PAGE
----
Last Thursday ITV broadcast a 24-minute programme titled Against the Odds, which supposedly revealed “the reality of life for people with learning disabilities in the UK, with many experiencing harassment and violence and just 6.4% in paid work”, as part of its Tonight strand. They interviewed several families, including the parents of a boy with Down’s syndrome who had faced the suggestion that they abort him, a young woman who had participated in equestrian and running events at the Special Olympics, a man who had been the victim of public harassment when trying to live independently a few years ago, another who was bullied at school because of his condition and had been out of work for four years, and a man in his 40s with Down’s syndrome who was preparing to move into a shared house. The format of the documentary did not give enough time to investigate all these issues, but very little attempt was made even within this limited format. The programme just consisted of a procession of happy endings. (It can be viewed in the UK here for the next four weeks or so.)
There were only two stories which featured bullying or hate crime, and even then that aspect was only mentioned briefly, and it was all in the past and not recent. Nothing was said about prosecuting the people responsible, or about prosecutions for disability hate crime generally (and, for example, the fact that the police often fail to investigate the disability connection when disabled people are attacked, when it can result in increased sentences). In the first of those stories, the man returned home to live with his mother after the attacks made his life impossible, but has more recently decided to move to his mother’s home town in Kent, where he’s happy. The second man was bullied at school because of what was described as a “language disorder”, including having his head forced down the toilet. That stopped when they transferred him to a special school. As an adult, he had a good job as a receptionist but quit for reasons that were not fully explained. He was out of work for four years, during which time he became depressed — until Mencap stepped in, and found him work in McDonalds, clearing up tables.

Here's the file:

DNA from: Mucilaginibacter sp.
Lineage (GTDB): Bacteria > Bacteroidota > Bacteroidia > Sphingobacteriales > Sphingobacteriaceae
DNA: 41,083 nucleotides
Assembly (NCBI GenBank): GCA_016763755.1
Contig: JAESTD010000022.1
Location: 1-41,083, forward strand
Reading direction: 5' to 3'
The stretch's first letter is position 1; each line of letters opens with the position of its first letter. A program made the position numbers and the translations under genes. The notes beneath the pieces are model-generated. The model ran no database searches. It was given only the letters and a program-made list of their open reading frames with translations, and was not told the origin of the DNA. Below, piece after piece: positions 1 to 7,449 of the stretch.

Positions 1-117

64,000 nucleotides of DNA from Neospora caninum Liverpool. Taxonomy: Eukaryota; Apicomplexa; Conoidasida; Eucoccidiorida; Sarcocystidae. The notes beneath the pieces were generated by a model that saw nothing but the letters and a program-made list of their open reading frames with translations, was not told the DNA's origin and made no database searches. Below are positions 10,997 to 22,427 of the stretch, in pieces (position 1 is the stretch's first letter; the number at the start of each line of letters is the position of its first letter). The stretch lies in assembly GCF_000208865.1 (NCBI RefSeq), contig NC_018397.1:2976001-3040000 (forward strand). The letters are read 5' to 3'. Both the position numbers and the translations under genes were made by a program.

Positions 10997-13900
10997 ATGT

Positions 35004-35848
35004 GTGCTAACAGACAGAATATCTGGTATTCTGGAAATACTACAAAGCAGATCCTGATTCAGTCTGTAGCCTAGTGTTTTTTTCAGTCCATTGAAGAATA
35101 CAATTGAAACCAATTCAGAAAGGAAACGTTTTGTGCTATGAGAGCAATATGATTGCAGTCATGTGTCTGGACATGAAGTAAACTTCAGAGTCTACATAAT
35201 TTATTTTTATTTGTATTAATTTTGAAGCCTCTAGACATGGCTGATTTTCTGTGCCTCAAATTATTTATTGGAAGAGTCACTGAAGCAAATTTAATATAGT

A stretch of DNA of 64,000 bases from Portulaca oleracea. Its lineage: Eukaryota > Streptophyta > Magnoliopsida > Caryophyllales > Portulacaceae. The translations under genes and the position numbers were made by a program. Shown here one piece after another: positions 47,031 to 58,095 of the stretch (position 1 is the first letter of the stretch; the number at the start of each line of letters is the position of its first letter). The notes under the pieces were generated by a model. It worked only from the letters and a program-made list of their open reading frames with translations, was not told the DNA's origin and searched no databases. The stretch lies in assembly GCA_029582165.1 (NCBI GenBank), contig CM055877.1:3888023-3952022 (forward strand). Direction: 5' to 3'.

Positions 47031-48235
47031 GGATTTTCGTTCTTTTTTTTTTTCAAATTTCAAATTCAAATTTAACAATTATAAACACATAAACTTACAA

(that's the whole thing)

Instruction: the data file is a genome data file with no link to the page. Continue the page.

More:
They also interviewed a mother who had an autistic daughter, who after finding that the services available were inadequate, set up her own charity called New Hope, providing “out of school respite care for children with learning disabilities”. They didn’t explain how she got the money to do that; most people do not have the resources. The last family featured was that of a man with Down’s syndrome who had been living with his parents all his life, but his parents were getting old and their health was declining, so a local charity managed to find a house which they could adapt, so that he and three other disabled people, plus a care worker, could move in. They were still refitting the house when the programme was being made, but he and the three other residents were all interviewed briefly and were enthusiastic.
There was no mention of the fact that some families struggle for years to get access to any services for their disabled children or adult children. It doesn’t always happen that there is a local charity on hand that has the resources to buy a house and re-fit it. In some parts of the country, like London, property prices are sky-high and four- or five-bedroom houses are just way out of reach. Some people with learning disabilities do not have strong families that are able to support them for most of their adult lives. Some do not have families who have the money, know-how or connections to set up charities. It did not, of course, even mention that families are having benefits and services cut because of austerity, and it appeared to concentrate on middle-class families as nobody mentioned poverty or long-term financial difficulty. The programme did not even touch on the fact that people with learning disabilities often die because of negligence in the healthcare system, nor on the miserable way that challenging behaviour is dealt with: there is no specialist service for dealing with autistic adults in crisis, and the result is that they end up in psychiatric units, and when they say they cannot deal with them (because they are not autism specialists), they ship them to other special units often hundreds of miles from home, like Claire Dyer (left). People are spending years in some of these places, because of lack of support for them to live at home, or because they are being judged on how they behave while locked up, deprived of family and normal activity.
This documentary was rubbish. I’ve always said that if something is worth investigating, it is worth a good 45 to 60 minutes of TV time, but this programme barely scratched the surface of what it purported to investigate. It went for the feel-good factor, implying that life is generally pretty good for people with learning disabilities although there’s room for improvement. Well, it often isn’t good unless you’re from a fairly wealthy family. There is a crisis, and people are suffering and dying. ITV did not even look.
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